What Is RBP?
RBP stands for reference-based pricing, a tool that many employers today are using to cut their health insurance costs.The most common concern I hear from employers about RPB is that providers won’t accept reference based plans, or that the employee will have a large balance bill. Neither of these things are accurate if RBP is implemented correctly. We don’t use it everywhere and it’s not right for everyone;like most things, no one tool works for every employer, but RBP might be something that you want to consider.
At its core, RBP is just a way to pay your claims and is not very different from negotiating your office supplies,leases,or any of your costs of goods sold. Benefits are never just about benefits, they’re about employee engagement, recruitment, retention, and cost-containment. These are all competing interests in a health insurance plan and sometimes they compete pretty aggressively with one another.
There are a number of benefits to using RBP, including the elimination of the network. Often, one of the most overlooked benefits of reference based pricing is the ability to steer your employees to the highest quality care and to negotiate the price ahead of time. If one of your employees needs a surgical procedure, has just received a cancer diagnosis, has a back issue, or they have an ongoing chronic condition, wouldn’t you want them to receive the highest quality care? They’re your employee and they’re helping you run your business.You need your employees to be productive and healthy, and you can help them to be productive and healthy.
We build plans every day that fuse low-cost and high-quality care. On one of the things that always surprises people the most is that the highest quality care is typically in the bottom quartile of cost. Now, most people don’t have any way to access that information, but we do and we encourage high quality care for two reasons.Most importantly, it’s just the right thing to do. But also,it costs less and it helps you contain the costs in your plan.
For example, if you’re a mid to larger size employer and have two or three knee replacements in one year, one might cost $40,000,one $48,000,and another $62,000. What explains the price difference? Well, every facility and provider is charging a different price. You can control some of that with RBP. Instead of paying three different prices for those knee replacements, you could be paying $36,000 for each one, plus have them performed by the highest quality provider in the geographic area in which you stipulate.
How Can I Set Up an RBP Plan?
1. Adjust SPD. To set up your own RBP plan, you will first need toadjust your summary plan description (SPD).
2. Set Your Plan Reimbursement Level. Essentially, if Medicare is reimbursing X, we are going to reimburse Y. At its core, that is what reference based pricing is. The reference point is what Medicare pays for a particular service. In the beginning, an RBP plan should be set a bit higher than you may like… maybe 200% of Medicare. As you get more comfortable and as your providers get more comfortable with you, you might be able to ratchet that down some. I would caution you against setting it at 120,130% of Medicare, however, as you will have a fair number of providers that push back.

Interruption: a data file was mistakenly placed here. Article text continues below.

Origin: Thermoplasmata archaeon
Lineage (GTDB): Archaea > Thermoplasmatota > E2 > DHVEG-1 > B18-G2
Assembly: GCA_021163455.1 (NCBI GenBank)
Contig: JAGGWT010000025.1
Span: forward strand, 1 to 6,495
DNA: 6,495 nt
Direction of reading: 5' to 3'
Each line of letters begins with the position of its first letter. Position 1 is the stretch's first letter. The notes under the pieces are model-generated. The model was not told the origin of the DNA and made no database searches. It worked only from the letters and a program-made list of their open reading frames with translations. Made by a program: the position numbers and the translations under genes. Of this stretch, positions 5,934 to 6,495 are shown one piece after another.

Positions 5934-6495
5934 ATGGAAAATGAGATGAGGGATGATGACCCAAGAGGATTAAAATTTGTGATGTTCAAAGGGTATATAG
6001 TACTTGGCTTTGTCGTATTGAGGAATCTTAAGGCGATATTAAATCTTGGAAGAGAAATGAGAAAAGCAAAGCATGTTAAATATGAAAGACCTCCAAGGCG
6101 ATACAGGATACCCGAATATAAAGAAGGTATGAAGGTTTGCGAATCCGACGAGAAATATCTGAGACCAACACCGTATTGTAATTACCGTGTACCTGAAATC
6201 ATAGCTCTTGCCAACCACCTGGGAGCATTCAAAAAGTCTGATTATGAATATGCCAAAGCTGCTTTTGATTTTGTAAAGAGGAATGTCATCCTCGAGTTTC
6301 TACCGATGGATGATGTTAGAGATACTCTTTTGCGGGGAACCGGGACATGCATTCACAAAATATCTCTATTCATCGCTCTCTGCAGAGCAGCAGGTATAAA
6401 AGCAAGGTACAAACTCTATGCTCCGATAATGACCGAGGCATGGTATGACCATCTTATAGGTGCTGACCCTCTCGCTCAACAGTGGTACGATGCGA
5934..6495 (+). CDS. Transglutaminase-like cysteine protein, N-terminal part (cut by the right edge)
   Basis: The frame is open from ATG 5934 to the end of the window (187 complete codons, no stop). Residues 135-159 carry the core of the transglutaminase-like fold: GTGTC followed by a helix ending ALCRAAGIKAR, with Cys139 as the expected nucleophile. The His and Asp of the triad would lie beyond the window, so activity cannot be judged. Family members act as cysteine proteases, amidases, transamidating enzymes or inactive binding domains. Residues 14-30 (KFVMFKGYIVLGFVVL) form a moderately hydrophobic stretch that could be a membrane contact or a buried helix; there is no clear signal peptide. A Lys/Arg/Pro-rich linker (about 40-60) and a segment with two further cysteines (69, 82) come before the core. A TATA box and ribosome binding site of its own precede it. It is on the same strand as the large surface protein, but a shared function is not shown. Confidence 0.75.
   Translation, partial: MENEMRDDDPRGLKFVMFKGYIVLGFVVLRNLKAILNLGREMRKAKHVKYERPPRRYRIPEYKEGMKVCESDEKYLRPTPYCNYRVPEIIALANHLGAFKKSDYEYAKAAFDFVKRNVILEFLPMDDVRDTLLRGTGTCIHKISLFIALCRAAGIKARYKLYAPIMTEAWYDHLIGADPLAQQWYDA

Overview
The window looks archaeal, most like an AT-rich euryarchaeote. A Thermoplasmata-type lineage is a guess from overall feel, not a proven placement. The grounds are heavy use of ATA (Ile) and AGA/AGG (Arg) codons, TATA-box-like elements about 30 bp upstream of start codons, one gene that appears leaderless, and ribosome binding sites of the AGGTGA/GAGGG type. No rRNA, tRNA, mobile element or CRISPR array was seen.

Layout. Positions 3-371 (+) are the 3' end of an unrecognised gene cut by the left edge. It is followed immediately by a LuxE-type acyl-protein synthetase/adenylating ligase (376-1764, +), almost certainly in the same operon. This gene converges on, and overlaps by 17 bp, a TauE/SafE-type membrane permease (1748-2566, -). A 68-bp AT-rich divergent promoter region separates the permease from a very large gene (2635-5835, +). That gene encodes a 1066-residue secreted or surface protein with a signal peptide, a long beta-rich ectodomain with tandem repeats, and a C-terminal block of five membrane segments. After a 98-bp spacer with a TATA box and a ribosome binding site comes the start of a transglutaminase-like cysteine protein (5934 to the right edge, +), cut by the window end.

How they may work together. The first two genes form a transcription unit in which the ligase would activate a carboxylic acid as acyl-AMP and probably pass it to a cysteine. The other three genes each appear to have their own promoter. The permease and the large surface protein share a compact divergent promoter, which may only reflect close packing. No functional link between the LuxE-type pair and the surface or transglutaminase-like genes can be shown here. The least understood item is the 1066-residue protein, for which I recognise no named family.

Let’s say that you have $500,000 worth of claims. If these are repriced at 150, 175, or 200% of Medicare, you can see what you should actually be paying for different kinds of services and how that will stabilize your costs. And one other little secret… you don’t have to have the same reimbursement level for hospitals as you do for doctors.
3. Administration & Education. Finally, you will need a high quality TPA, somebody familiar with administering RBP plans and you will need to ensure that your employees understand how to use it. For example, we often get asked about balance bills. Many employees, even if they’re fully insured with the big carriers, like Blue Cross, United, Cigna, Aetna, or Humana, they still get a balance bill if they go through an out-of-network facility. Make sure your people know how to handle a balance bill… and yes, procedures should be built into the plan to resolve the problem.
I have a client that accidentally went to an out-of-network facility and she received a balance bill for $11,000 even though she’s on a fully-insured plan. This happens quite frequently, and there is very little recourse depending on what state you’re in.
As such, it’s incredibly important that you communicate with your employees about what they need to do when they have a procedure. Fortunately, there are excellent tools to help with that. Not to mention, your plan administrator can be incredibly helpful with this.
When implemented effectively, RBP will not only save you plan dollars, but you can also steer your employees to the highest quality care.While saving money is important, the number one concern that I hear is that employees don’t have access to high quality care despite paying too much for it. Reference based pricing can be a tool for you to lower your costs, lower your employees’costs, and get them access to to high quality care.